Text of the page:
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Economic Growth, Export, and External Debt Causality: The Case of Asian Countries

  • Qazi Masood Ahmed

    (Applied Economics Research Centre, University of Karachi.)

  • Mohammad Sabihuddin Butt

    (Applied Economics Research Centre, University of Karachi.)

  • Shaista Alam

    (Applied Economics Research Centre, University of Karachi.)

The issue of how developing countries can accelerate their economic growth is of crucial importance. The two primary alternative routes to development are inward-oriented growth strategies, which emphasises import-substitution industrialisation (ISI); and outward-oriented policies, which emphasises the economic benefits of participation in the world economy, that is, export-led growth (ELG). The late 1960s and 1970s witnessed a disillusionment with ISI in many developing countries, leading to a reduction in protectionist measures. The 1980s witnessed further intensification of liberalisation measures as many countries retreated from socialism, regulation and planning. The dis-advantages of ISI, the potential strength of ELG policies and the conditions necessary for successful transition from an inwardoriented regimes to an outward oriented have been extensively researched1 and beyond the scope of the present study. Moreover many of the rapidly growing newly industrialising countries (NICs) lend support to the idea that export promotion can be an effective development strategy.

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Article provided by Pakistan Institute of Development Economics in its journal The Pakistan Development Review.

Volume (Year): 39 (2000)
Issue (Month): 4 ()
Pages: 591-608

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Handle: RePEc:pid:journl:v:39:y:2000:i:4:p:591-608
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  1. Khan, Ashfaque Hasan & Hasan, Lubna & Malik, Afia, 1995. "Exports, Growth and Causality:An Application of Co-Integration and Error-correction Modelling," MPRA Paper 7352, University Library of Munich, Germany.
  2. Toda, Hiro Y & Phillips, Peter C B, 1993. "Vector Autoregressions and Causality," Econometrica, Econometric Society, vol. 61(6), pages 1367-93, November.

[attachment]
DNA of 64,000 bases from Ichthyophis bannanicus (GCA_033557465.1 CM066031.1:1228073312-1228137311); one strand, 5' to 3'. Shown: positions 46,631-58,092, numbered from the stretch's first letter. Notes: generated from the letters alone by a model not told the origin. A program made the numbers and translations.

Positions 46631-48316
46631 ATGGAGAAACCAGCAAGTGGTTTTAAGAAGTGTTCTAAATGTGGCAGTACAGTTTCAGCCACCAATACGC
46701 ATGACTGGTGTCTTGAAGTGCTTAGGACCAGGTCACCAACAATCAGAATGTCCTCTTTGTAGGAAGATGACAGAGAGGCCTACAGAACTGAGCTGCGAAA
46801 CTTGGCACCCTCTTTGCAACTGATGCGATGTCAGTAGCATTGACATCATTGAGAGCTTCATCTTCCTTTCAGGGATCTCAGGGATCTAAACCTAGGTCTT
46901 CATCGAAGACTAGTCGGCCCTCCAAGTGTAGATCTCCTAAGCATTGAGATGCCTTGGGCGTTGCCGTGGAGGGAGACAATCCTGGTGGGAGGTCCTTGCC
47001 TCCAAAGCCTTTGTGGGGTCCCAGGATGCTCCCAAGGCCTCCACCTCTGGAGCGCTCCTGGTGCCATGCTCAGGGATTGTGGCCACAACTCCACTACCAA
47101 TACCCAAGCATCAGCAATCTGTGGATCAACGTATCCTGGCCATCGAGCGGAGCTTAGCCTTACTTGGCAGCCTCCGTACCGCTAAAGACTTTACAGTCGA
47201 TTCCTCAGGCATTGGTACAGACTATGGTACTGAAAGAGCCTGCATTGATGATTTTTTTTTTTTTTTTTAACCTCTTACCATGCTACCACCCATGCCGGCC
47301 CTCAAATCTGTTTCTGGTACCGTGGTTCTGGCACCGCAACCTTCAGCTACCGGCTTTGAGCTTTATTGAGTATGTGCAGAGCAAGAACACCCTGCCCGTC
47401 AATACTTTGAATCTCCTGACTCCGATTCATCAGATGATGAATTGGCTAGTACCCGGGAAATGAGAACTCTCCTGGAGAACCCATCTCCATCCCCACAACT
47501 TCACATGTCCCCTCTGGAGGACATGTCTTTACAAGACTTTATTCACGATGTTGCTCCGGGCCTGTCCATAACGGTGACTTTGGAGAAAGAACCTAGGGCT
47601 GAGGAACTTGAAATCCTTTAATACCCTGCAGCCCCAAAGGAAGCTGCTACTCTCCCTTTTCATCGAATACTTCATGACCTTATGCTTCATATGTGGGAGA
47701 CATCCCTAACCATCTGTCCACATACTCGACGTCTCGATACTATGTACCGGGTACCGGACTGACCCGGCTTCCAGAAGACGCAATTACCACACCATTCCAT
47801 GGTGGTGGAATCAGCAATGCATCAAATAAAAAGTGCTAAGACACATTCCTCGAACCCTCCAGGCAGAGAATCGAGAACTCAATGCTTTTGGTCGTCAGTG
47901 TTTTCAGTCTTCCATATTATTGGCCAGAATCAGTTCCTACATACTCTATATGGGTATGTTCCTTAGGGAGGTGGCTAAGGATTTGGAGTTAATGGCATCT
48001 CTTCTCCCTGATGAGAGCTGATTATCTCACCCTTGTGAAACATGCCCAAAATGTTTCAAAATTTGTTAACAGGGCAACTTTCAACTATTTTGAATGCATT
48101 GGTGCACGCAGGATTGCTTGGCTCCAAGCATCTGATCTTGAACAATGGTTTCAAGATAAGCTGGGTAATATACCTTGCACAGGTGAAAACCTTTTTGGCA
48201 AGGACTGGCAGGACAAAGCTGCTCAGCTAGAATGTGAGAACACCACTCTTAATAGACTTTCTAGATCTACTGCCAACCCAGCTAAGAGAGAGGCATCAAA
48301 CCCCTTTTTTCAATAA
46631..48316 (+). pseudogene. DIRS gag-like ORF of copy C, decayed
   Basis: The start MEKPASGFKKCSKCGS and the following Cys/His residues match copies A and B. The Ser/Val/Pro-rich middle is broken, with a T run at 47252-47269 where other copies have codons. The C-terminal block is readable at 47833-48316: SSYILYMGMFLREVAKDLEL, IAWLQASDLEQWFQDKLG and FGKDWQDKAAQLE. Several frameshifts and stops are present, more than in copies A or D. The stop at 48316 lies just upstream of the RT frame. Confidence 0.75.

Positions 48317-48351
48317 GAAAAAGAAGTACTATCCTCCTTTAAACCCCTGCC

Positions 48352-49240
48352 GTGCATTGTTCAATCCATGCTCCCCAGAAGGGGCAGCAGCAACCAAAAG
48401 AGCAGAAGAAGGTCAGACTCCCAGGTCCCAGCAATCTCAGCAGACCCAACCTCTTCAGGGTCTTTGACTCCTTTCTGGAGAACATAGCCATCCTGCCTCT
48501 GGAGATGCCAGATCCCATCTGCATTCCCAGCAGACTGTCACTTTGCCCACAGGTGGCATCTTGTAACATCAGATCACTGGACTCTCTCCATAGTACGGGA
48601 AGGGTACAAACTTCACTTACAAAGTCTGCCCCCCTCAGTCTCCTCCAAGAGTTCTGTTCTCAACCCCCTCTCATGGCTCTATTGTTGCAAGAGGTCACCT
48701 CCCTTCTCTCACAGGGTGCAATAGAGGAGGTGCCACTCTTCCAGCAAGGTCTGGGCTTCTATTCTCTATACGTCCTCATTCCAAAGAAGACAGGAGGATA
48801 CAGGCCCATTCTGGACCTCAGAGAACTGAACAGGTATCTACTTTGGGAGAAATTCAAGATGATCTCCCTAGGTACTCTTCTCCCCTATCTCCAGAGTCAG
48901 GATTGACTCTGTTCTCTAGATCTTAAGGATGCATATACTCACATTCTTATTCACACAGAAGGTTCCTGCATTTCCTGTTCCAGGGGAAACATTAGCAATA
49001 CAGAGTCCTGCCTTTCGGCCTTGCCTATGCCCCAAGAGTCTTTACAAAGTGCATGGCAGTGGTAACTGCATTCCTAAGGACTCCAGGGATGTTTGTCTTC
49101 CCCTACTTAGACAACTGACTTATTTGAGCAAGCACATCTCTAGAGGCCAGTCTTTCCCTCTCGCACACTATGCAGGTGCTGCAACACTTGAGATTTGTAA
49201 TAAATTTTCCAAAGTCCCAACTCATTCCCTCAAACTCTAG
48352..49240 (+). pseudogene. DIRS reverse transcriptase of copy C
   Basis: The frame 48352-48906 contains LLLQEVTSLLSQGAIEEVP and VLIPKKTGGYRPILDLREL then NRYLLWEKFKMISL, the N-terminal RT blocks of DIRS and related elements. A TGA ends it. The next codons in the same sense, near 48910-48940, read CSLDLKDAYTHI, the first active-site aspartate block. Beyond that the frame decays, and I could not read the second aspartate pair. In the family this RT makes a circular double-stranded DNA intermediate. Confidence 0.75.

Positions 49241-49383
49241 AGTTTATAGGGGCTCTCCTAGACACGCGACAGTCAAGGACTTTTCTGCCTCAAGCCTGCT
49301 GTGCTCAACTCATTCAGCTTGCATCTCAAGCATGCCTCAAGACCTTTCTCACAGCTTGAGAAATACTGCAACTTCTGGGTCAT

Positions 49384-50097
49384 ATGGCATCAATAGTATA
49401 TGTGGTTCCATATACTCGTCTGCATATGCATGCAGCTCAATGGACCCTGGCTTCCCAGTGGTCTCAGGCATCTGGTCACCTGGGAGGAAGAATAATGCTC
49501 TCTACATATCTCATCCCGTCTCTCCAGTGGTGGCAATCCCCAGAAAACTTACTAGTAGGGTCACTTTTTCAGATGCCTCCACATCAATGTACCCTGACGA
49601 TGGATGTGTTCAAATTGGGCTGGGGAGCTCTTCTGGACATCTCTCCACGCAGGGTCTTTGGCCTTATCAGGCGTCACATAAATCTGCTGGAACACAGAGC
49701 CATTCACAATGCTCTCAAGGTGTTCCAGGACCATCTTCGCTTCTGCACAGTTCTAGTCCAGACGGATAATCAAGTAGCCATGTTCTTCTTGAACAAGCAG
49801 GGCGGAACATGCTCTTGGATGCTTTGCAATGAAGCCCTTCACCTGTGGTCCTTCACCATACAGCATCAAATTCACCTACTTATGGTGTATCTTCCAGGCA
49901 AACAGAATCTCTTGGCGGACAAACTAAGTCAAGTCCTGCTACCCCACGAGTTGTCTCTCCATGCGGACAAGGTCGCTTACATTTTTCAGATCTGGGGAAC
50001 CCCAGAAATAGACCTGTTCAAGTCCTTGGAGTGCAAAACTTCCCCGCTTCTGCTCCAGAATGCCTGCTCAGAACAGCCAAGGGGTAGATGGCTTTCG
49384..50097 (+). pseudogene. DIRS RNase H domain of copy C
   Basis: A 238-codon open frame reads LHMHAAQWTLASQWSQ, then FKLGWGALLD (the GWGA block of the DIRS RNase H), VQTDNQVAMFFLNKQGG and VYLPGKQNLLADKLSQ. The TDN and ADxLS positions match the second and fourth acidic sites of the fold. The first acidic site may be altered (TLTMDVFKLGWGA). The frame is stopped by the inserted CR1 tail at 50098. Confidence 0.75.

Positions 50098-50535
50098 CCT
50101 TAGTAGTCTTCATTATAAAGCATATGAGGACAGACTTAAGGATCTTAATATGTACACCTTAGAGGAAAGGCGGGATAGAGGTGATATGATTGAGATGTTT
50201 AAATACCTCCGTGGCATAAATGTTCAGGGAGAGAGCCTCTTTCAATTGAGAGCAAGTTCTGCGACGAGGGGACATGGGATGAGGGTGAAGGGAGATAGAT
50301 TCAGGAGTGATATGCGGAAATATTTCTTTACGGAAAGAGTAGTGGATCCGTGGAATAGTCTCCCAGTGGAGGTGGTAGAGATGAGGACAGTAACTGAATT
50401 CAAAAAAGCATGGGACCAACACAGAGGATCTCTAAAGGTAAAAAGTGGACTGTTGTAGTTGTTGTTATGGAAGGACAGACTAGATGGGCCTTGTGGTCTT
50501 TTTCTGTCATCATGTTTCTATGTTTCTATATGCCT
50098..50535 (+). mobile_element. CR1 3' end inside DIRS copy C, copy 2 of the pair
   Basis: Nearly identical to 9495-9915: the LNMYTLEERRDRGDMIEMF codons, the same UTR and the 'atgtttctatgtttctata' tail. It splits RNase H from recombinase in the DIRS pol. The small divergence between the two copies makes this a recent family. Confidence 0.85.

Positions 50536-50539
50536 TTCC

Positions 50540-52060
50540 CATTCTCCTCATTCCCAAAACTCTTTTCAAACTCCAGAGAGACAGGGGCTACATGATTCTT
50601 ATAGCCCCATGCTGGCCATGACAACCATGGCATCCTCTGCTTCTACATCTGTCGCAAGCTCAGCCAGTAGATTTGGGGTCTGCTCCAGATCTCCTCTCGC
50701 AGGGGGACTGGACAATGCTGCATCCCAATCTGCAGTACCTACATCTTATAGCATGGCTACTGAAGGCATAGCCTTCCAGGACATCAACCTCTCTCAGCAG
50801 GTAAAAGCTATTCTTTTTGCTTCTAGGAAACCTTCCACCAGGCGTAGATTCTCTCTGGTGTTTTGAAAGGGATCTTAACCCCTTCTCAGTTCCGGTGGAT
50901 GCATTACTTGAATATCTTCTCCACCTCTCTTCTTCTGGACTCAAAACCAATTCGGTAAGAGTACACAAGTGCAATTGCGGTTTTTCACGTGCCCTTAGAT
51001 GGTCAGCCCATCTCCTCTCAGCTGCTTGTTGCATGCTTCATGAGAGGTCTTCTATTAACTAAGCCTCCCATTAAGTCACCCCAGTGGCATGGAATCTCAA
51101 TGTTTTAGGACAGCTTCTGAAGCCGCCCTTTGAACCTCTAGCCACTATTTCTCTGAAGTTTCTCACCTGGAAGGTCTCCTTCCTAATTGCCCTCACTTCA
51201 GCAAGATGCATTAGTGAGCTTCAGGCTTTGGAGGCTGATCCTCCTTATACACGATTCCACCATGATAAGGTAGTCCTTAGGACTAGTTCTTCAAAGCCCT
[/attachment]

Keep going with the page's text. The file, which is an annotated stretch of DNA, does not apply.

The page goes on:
3. Krueger, Anne O, 1990. "Asian Trade and Growth Lessons," American Economic Review, American Economic Association, vol. 80(2), pages 108-12, May.
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  5. Thornton, Daniel L & Batten, Dallas S, 1985. "Lag-Length Selection and Tests of Granger Causality between Money and Income," Journal of Money, Credit and Banking, Blackwell Publishing, vol. 17(2), pages 164-78, May.
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  7. Marin, Dalia, 1992. "Is the Export-Led.Growth Hypothesis Valid for Industrialized Countries?," The Review of Economics and Statistics, MIT Press, vol. 74(4), pages 678-88, November.
  8. Tyler, William G., 1981. "Growth and export expansion in developing countries : Some empirical evidence," Journal of Development Economics, Elsevier, vol. 9(1), pages 121-130, August.
  9. Feder, Gershon, 1983. "On exports and economic growth," Journal of Development Economics, Elsevier, vol. 12(1-2), pages 59-73.
  10. Balassa, Bela, 1988. "The Lessons of East Asian Development: An Overview," Economic Development and Cultural Change, University of Chicago Press, vol. 36(3), pages S273-90, Supplemen.
  11. Levy, Victor, 1988. "Aid and growth in Sub-Saharan Africa: The recent experience," European Economic Review, Elsevier, vol. 32(9), pages 1777-1795, November.
  12. Ravi Ramamurti, 1992. "Why are Developing Countries Privatizing?," Journal of International Business Studies, Palgrave Macmillan, vol. 23(2), pages 225-249, June.
  13. Kavoussi, Rostam M., 1984. "Export expansion and economic growth : Further empirical evidence," Journal of Development Economics, Elsevier, vol. 14(1), pages 241-250.
  14. Granger, C. W. J., 1988. "Some recent development in a concept of causality," Journal of Econometrics, Elsevier, vol. 39(1-2), pages 199-211.
  15. Kohli, Inderjit & Singh, Nirvikar, 1989. "Exports and growth : Critical minimum effort and diminishing returns," Journal of Development Economics, Elsevier, vol. 30(2), pages 391-400, April.
  16. Howard Pack, 1994. "Endogenous Growth Theory: Intellectual Appeal and Empirical Shortcomings," Journal of Economic Perspectives, American Economic Association, vol. 8(1), pages 55-72, Winter.
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